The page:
A security policy is a set of guidelines that outline how an organization should protect its information and information systems. It can be used to defend against malicious insider threats by establishing access controls, requiring user activity monitoring, providing employee training and awareness, and establishing response and incident management procedures.
By implementing and enforcing a comprehensive security policy, organizations can effectively defend against malicious insider threats and protect their information and systems.
A proactive and ongoing malicious insider threat detection governance program is a set of processes and procedures that an organization puts in place to identify and respond to insider threats on an ongoing basis. This may involve implementing measures such as access controls, user activity monitoring, employee training and awareness programs, and incident response procedures.
The goal of such a program is to identify potential insider threats early on and take appropriate action to prevent them from causing harm to the organization. By proactively and consistently implementing these measures, organizations can effectively defend against malicious insider threats and protect their information and systems.
Physical security measures, such as keycards and biometrics, can be used to defend against malicious insider threats by controlling access to sensitive areas and assets. Keycards and other access control systems can be used to restrict access to certain areas or resources to authorized personnel only, and biometrics, such as fingerprints or facial recognition, can provide an additional layer of security by ensuring that only authorized individuals can gain access.
By implementing these types of physical security measures, organizations can prevent malicious insiders from gaining unauthorized access to sensitive information or assets and reduce the risk of harm to personnel and facilities.
Holistic solutions can help achieve long-term protection against malicious insider threats by addressing the entire system or context in which the threat exists. This may involve implementing a range of measures to defend against threats, including technical measures such as access controls and user activity monitoring, as well as non-technical measures such as employee training and awareness programs and incident response procedures.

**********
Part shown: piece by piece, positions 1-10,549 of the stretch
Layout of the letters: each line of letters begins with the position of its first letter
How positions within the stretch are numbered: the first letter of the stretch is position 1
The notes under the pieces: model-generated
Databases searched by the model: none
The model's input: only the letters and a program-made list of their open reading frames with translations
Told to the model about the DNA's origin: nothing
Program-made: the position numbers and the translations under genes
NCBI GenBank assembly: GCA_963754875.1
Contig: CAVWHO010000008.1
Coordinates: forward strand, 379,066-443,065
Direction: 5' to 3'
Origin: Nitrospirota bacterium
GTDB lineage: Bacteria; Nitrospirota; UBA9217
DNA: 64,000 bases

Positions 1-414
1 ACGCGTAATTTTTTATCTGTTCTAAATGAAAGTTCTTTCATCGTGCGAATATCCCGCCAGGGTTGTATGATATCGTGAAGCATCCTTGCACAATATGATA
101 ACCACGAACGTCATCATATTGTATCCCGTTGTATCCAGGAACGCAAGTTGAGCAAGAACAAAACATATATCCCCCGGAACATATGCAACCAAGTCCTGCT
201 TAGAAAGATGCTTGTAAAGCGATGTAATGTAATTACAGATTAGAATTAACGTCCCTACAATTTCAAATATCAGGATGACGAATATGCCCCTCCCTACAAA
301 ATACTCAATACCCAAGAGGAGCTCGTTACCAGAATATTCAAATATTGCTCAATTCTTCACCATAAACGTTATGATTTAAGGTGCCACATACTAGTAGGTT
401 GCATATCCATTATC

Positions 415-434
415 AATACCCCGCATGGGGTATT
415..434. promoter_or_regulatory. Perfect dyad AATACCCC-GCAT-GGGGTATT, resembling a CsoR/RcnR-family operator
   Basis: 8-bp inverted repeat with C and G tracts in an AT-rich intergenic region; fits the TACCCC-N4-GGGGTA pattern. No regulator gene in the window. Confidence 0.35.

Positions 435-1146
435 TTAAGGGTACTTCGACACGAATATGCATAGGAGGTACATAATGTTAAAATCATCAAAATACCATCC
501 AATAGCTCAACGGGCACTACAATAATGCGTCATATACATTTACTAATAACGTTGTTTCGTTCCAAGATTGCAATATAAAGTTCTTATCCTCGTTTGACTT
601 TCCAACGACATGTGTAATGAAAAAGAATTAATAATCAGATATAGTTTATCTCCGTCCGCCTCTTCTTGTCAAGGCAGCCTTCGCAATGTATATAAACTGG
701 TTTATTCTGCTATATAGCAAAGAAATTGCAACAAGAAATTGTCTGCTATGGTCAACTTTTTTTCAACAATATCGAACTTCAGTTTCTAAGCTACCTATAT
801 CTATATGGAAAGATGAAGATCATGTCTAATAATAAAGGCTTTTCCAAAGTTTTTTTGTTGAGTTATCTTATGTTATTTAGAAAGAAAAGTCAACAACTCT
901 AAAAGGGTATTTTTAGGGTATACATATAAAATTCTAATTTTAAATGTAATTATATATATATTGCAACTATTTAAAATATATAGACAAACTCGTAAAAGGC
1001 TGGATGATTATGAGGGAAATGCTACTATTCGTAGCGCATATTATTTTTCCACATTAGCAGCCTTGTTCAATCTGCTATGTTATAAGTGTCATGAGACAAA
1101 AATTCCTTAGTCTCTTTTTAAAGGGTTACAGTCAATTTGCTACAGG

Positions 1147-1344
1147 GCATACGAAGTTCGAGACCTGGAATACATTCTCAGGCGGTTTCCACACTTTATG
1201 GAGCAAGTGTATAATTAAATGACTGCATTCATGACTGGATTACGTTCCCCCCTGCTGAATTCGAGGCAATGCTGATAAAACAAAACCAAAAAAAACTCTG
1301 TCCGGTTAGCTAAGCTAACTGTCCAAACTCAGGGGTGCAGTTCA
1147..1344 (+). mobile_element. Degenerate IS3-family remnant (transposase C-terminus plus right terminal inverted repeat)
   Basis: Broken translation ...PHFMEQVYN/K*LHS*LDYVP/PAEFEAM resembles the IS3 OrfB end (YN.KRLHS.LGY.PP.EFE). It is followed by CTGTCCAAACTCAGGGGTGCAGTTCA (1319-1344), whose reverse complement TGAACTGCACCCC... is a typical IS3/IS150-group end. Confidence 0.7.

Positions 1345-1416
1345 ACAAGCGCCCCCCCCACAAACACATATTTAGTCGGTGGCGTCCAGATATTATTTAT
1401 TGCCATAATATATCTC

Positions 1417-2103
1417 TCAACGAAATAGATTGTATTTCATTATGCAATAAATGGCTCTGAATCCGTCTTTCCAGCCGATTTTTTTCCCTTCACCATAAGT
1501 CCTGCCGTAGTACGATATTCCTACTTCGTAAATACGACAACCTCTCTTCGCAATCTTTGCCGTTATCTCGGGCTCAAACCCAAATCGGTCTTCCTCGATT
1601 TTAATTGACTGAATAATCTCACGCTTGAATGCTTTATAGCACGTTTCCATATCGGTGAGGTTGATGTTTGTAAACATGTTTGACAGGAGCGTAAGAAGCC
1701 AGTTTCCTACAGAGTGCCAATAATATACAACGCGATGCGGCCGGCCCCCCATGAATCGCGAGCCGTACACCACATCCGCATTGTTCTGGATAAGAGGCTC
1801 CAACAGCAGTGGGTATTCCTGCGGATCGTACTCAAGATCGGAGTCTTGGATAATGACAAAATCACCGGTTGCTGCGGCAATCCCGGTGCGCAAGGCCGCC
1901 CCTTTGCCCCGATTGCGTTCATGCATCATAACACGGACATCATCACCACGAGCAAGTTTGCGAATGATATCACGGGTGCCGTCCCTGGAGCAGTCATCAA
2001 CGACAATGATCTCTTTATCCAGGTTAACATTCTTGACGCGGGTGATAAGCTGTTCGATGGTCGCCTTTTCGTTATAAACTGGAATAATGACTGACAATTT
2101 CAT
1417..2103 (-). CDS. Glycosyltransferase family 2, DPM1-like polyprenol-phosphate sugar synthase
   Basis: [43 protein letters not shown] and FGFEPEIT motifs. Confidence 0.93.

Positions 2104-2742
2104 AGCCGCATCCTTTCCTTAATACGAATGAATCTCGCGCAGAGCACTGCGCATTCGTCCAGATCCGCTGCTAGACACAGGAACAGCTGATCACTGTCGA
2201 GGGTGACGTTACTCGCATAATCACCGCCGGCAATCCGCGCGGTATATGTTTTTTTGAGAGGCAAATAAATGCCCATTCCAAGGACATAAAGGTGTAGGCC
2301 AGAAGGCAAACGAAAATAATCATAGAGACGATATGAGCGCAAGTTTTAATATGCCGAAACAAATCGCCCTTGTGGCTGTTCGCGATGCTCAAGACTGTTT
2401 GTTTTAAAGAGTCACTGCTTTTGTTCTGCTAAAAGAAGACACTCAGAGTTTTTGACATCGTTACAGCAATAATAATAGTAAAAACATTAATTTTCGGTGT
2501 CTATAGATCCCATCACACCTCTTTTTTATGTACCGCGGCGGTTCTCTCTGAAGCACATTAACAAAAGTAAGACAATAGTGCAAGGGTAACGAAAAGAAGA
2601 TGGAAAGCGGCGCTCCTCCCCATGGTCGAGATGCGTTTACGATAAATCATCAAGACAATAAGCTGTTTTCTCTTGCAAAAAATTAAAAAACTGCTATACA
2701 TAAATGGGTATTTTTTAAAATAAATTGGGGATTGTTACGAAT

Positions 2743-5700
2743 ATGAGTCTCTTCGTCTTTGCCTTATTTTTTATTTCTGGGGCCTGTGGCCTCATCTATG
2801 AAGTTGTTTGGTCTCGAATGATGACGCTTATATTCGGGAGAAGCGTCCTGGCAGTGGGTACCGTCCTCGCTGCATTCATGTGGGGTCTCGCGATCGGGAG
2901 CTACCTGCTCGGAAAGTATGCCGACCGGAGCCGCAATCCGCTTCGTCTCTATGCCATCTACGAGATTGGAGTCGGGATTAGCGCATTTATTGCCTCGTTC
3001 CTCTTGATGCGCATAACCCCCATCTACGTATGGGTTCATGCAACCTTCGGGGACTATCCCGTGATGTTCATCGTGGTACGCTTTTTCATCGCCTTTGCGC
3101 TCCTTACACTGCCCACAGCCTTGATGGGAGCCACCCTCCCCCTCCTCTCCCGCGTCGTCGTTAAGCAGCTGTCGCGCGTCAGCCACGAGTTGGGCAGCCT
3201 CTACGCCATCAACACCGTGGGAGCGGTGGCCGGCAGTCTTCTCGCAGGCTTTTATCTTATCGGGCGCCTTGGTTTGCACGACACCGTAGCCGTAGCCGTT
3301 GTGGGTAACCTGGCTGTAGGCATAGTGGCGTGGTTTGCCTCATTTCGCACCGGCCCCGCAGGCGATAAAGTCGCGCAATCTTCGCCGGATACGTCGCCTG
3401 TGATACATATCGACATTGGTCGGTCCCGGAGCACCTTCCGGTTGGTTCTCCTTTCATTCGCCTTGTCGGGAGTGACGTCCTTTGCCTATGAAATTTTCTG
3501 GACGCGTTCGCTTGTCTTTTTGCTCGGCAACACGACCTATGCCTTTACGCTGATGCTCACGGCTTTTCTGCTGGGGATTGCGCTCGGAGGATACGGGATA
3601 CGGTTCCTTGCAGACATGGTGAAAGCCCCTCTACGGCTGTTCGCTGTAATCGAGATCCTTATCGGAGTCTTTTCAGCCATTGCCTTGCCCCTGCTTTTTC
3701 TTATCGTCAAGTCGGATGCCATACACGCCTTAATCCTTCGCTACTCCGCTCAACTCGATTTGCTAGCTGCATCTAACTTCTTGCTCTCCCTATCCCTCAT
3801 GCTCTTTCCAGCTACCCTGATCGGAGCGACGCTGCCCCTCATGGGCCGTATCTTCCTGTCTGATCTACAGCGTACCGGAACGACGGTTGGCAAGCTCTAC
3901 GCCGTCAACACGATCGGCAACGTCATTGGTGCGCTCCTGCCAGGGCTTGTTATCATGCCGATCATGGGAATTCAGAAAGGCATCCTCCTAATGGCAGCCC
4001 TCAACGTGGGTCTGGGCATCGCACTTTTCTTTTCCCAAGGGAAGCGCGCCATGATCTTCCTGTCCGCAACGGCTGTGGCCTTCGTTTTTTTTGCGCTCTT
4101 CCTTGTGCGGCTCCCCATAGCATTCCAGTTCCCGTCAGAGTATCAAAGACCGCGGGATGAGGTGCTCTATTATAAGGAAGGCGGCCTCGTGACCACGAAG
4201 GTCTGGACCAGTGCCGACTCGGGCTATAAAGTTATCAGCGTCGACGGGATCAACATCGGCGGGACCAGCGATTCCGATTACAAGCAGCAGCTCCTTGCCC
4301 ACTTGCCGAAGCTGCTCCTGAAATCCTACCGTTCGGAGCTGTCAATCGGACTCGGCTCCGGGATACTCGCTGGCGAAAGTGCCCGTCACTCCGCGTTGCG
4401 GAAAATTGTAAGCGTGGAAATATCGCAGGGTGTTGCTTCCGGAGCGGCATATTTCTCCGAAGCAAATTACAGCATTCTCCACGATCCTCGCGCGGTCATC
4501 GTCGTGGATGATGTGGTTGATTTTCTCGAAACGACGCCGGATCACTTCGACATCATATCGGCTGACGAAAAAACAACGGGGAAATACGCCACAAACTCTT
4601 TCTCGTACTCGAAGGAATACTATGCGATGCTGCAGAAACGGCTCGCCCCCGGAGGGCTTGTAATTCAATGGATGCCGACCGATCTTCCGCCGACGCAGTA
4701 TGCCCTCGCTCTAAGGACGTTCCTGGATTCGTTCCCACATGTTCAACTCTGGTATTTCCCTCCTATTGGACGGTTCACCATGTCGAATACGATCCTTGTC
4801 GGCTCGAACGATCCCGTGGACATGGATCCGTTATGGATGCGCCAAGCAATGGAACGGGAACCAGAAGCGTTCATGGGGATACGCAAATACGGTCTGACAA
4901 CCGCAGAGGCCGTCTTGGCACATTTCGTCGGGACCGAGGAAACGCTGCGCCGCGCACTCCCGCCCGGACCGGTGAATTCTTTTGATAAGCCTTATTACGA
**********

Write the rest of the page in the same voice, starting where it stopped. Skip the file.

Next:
By taking a comprehensive and integrated approach, organizations can effectively defend against insider threats and protect their information and systems over the long term. This may involve regularly reviewing and updating security measures to ensure that they are effective in protecting against evolving threats.
Cynet 360 is a holistic security platform that provides advanced threat detection and prevention. The platform employs cutting-edge technologies to detect and prevent advanced threats caused by malicious insiders. To achieve this goal, Cynet 360 correlates data from endpoints, network analytics, and behavioral analytics, and presents findings with near-zero false positives.
Block exploit-like behavior
Cynet monitors endpoints’ memory to identify behavioral patterns that are readily exploited, such as unusual process handle requests. These behavioral patterns lead to the vast majority of exploits, whether new or known. Cynet is able to provide effective protection against Advanced Persistent Threat (APT) attacks and more, by identifying such patterns.
Block exploit-derived malware
Cynet employs multi-layered malware protection, including sandboxing, process behavior monitoring, and ML-based static analysis. Cynet also offers fuzzy hashing and threat intelligence. This makes sure that even if an advanced threat establishes a connection with the attacker, and downloads additional malware, Cynet will stop this malware from running, thus preventing any harm from occurring.
Cynet continuously monitors user behavior, generates a real-time behavioral baseline, and provides alerts when behavior deviation is identified. This deviation in behavior may indicate a compromised user account. Additionally, Cynet provides the ability to define user activity policies, triggering an alert in case of violation.
Uncover hidden threats
Cynet uses an adversary-centric methodology to pinpoint threats throughout the attack chain. Cynet thinks like an adversary, identifying indicators and behaviors across endpoints, users, files, and networks. They supply a holistic account of the attack process, regardless of where the attack may try to penetrate.
Accurate and precise
Cynet utilizes a powerful correlation engine and provides its attack findings free from excessive noise and with near-zero false positives. This makes the response for security teams easier so they can attend to pressing incidents.
Learn more about the Cynet 360 AutoXDR security platform.